During the spring break of 2003, Alistair Anagnostou ’05 went rock climbing outside of Las Vegas, sleeping at a campsite for $10 a night. But when he returned to Nevada the following year, he decided $10 per night was $10 too much.

To further cut costs, Anagnostou found places to sleep off to the side of the meandering dirt roads, often next to his car. In addition to forsaking a comfy bed, Anagnostou also sacrificed traditional nourishment, buying all of his food — mostly candy, cheese and beef jerky — from gas stations. When it rained and he wasn’t able to rock climb, he and his friend would watch movies for free at the local public library.

“I’m the epitome of the cheap outdoorsy college student,” Anagnostou said.

While few Yalies will be enduring such extreme expense-free “vacations” as Anagnostou’s this spring break, many have found ways to enjoy themselves without paying boatloads of money. While some students may jet off to Fiji to go out on the family yacht, others have to plan more thrifty trips.

Zoe Palitz ’05 and 14 of her Yale friends will be staying at a rented house in Rincon, Puerto Rico for the first week of vacation. Thanks to a generous Jet Blue offer Palitz discovered in an e-mail, her group was able to book its roundtrip flights for $150 per person. The rented house, which is equipped for eight people, will be occupied by nearly twice that number during the week-long stay. As a result, each of the 15 vacationers will only pay roughly $10 a day for lodging.

“The price is definitely right, but it’s going to be a little cramped,” Palitz said.

The cheap price for the house will directly benefit the group’s partying habits, allowing the spring breakers to spend more money on going out to bars and eating nice dinners.

Renting a house in the Caribbean seems to be a popular way of saving money for Yale students.

Another group of 12 seniors, including Susan Keppelman ’05, will be heading down to the Dominican Republic for a week. While there were cheaper houses available for rent, the group chose a $600 one because it had a great location — right on the beach — and came with an added feature that any college student would appreciate: a cook and two maids.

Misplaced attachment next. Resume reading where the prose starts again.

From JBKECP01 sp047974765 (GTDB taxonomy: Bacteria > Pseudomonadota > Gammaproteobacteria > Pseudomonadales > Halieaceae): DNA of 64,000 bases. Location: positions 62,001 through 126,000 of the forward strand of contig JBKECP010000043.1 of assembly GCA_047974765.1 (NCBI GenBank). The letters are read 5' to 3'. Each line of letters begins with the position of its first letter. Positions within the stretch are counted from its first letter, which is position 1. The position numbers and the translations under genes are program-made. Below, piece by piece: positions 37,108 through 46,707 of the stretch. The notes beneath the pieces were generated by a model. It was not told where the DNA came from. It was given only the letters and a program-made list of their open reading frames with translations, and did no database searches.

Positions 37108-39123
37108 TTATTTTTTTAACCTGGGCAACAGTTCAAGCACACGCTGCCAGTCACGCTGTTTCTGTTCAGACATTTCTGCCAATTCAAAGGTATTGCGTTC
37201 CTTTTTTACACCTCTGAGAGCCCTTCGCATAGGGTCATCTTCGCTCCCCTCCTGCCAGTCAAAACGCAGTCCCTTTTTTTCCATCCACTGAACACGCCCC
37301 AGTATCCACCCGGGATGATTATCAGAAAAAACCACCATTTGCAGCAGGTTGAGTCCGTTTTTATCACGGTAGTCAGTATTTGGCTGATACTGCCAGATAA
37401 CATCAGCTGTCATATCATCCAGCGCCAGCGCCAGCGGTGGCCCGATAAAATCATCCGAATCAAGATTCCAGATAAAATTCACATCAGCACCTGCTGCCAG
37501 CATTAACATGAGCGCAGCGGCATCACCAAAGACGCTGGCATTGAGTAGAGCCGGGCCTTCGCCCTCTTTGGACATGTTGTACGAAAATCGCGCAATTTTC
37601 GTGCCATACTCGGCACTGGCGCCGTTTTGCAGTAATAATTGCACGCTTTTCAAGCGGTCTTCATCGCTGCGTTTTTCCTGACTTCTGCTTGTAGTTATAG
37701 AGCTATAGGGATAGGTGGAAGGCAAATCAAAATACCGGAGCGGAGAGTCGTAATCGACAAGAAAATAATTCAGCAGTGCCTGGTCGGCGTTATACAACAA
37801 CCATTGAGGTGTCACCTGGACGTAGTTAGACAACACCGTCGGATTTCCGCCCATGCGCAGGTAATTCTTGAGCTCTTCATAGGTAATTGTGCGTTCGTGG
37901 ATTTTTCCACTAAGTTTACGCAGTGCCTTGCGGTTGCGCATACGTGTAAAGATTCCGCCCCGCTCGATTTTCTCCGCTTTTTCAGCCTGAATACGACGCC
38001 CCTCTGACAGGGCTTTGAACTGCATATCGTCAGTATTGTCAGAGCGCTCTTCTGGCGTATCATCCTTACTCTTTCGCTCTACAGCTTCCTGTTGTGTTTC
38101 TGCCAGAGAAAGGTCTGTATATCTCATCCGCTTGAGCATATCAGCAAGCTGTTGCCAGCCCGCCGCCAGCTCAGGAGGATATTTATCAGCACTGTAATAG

“It’s the best deal I’ve heard of for what we’re getting,” Keppelman said. “I don’t think any other houses for this price come with these amenities.”

Keppelman is a staff photographer for the Yale Daily News.

Jon Fougner ’05 will also be spending spring break visiting the Dominican Republic with at least 15 other Saybrugians, though they will be staying at a hotel. Fougner and friends will spend roughly $800 for the whole trip, including airfare, rooms and meals.

“We’re going to try to do a little bit of everything: clubbing, dancing, gambling, beach volleyball,” Fougner said. “As long as [the plane doesn’t] land in Haiti, I’ll be fine.”

Fougner is a former director of business development for the Yale Daily News.

To ensure cheap prices, the Saybrook crew found their tickets on the Internet and made reservations months in advance.

“We’re certainly not staying in a four-star or five-star hotel,” Fougner said. “I mean, you don’t want to be stuck in an absolute stink hole. But as long as there’s sun, water, land…”

Unsurprisingly, the Caribbean is a popular destination for cold and frustrated New Havenites, but Europe is also a common target for adventurous Elis who know how to spend their Euros wisely.

Chris Hanson ’05 spent two weeks in England last spring break visiting friends and exploring Europe for the first time. From the moment Hanson stepped on the plane, he exemplified the uncanny ability of college students to find ways to get things for free.

“When we got on the airplane, we realized there was free alcohol,” Hanson said. “We just started drinking. The stewardess came by in the morning and said ‘What are you doing still drinking at breakfast?'”

Hanson managed to get through the trip without spending a penny — or a pound — on lodging, finding ways to stay overnight with friends or friends of friends.

He even spent four nights staying in the dormitory of a friend of his who attends Oxford University while that friend was on vacation. Passing himself off as an Oxford student, Hanson was able to eat meals in Oxford’s dining halls for free and bypass Oxford’s strict policies against overnight guests.

While all of these Yalies have found innovative ways to travel cheaply, for those who are not quite so adventurous there is also the cheapest option of all: staying home.

“I’m just looking forward to some good old-fashioned rest and relaxation with my family and friends over break,” David DeAngelis ’08 said.

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